That movie club sounds awesome. Do you have to have kids to join? 🙂 I could see me being the 30ish women with no children sitting in a bean bag chair eating M&M’s like a nut.

6 Tara { 02.13.11 at 9:55 am }

I’d love to see the 1st Muppet Movie…

7 Dr. Blondie { 02.13.11 at 10:01 am }

Pete’s Dragon! It’s the first movie I remember seeing in the theater (I think I was around 4) and I cried the rest of the day after the movie because the Dragon left Pete at the end. My parents had no idea that the ending would make me so sad and they felt bad for taking me to the movie.

8 It is what it is { 02.13.11 at 10:25 am }

Close Encounters of the Third Kind (also rated PG). I was mesmerized by that movie.

In the file marked Stupid Sh*t People Say, not sure if you saw this video by Mompetition (adoption themed):

9 N { 02.13.11 at 10:43 am }

I still get so sad at ET. It’s probably the favorite movie of my childhood, but I can only very rarely watch it.

(what movie club??)

10 Blanche { 02.13.11 at 11:14 am }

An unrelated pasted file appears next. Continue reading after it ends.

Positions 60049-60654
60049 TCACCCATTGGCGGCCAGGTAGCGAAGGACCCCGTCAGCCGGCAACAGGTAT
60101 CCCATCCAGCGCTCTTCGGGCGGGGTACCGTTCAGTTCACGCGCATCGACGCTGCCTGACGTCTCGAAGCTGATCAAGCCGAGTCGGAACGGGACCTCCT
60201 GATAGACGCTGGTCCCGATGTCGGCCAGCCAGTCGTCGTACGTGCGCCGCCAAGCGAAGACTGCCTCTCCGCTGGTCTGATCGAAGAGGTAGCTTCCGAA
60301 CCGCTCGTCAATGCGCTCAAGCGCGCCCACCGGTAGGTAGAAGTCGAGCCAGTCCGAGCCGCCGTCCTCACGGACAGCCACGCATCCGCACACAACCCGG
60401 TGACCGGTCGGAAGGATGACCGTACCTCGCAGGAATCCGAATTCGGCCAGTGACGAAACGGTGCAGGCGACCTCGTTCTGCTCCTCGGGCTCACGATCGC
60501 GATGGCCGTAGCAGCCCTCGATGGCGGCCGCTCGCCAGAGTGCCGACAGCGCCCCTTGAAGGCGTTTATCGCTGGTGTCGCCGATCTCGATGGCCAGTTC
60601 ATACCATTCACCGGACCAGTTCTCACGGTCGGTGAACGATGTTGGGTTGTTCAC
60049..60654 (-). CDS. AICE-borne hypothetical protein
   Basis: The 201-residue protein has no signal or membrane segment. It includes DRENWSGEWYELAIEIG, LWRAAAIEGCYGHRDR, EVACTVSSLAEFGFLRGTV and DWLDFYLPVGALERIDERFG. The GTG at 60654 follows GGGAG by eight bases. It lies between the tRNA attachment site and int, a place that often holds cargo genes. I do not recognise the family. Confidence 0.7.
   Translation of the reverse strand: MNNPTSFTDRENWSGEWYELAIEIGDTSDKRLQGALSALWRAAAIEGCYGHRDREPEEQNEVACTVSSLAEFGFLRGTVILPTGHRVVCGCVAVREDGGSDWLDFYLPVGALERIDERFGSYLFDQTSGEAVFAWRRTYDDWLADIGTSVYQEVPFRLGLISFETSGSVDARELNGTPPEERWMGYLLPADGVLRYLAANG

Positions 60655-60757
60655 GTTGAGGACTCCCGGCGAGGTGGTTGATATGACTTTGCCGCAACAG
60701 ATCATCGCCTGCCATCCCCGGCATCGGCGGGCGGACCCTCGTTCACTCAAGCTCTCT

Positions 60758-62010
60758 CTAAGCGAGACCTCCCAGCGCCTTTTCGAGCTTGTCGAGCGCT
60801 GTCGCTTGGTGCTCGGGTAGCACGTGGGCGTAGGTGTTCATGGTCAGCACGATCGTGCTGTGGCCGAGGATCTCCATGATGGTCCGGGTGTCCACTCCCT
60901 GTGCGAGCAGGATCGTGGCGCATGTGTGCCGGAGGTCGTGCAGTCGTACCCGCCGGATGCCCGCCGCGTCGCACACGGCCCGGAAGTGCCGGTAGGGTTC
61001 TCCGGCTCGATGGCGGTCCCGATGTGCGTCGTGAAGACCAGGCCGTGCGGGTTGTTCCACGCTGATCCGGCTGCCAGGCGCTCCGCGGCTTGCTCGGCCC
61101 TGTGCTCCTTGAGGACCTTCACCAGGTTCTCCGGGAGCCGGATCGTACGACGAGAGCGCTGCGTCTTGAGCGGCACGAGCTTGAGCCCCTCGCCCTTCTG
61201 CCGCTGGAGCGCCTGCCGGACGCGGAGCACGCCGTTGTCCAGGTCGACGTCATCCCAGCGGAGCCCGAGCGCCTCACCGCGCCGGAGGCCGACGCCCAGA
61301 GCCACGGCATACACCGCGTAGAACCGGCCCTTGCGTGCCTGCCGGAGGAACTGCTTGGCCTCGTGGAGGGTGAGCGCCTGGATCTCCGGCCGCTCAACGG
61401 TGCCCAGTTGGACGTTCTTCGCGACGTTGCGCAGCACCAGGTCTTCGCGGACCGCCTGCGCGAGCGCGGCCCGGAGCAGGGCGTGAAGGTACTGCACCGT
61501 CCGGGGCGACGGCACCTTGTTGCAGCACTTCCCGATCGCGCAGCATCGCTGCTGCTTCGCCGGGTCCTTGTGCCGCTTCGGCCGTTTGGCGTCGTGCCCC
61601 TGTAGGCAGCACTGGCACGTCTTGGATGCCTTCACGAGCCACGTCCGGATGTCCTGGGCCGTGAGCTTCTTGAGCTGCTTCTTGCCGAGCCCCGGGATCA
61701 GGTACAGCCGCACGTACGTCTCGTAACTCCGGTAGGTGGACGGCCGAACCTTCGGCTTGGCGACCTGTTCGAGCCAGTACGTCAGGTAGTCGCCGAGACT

ET scared me. I still can’t watch it for fear of bringing back those memories.

Movies I’d like to see on the big screen: Bedknobs and Broomsticks and The Rescuers.

11 Denver Laura { 02.13.11 at 11:27 am }

The hubs an I saw Lost Boys last year at Red Rocks. Good times. So with the Coreys in mind, I’d say Goonies.

12 Mrs. Gamgee { 02.13.11 at 12:31 pm }

Without a doubt Disney’s ‘Fox & The Hound’… The ultimate in tear-jerkers!

13 Michelle { 02.13.11 at 12:32 pm }

Oh soooo many memories.

I loved E.T. But , like the munchkins, totally remember crying because he was so sick and had to go.

As soon as I saw Goonies above, I TOTALLY agree. Great flick that still inspires, encourages discovery and empathy! I always show it to my 6 and 7 graders and they love it!!! Of course, we always have a good laugh at the fashion too. Great, awesome film!!!

14 sushigirl { 02.13.11 at 1:09 pm }

Ooh, the Goonies, definitely. Also, and possibly not in order:

1) Any Disney classic animated film; funnily enough, was thinking of getting Robin Hood or the Sword in the Stone on DVD.
2) Watcher in the Woods; I can barely remember the plot but I remember it was quite scary.
3) That 80s film with the monster in a quarry that turned out to be a crane (or something)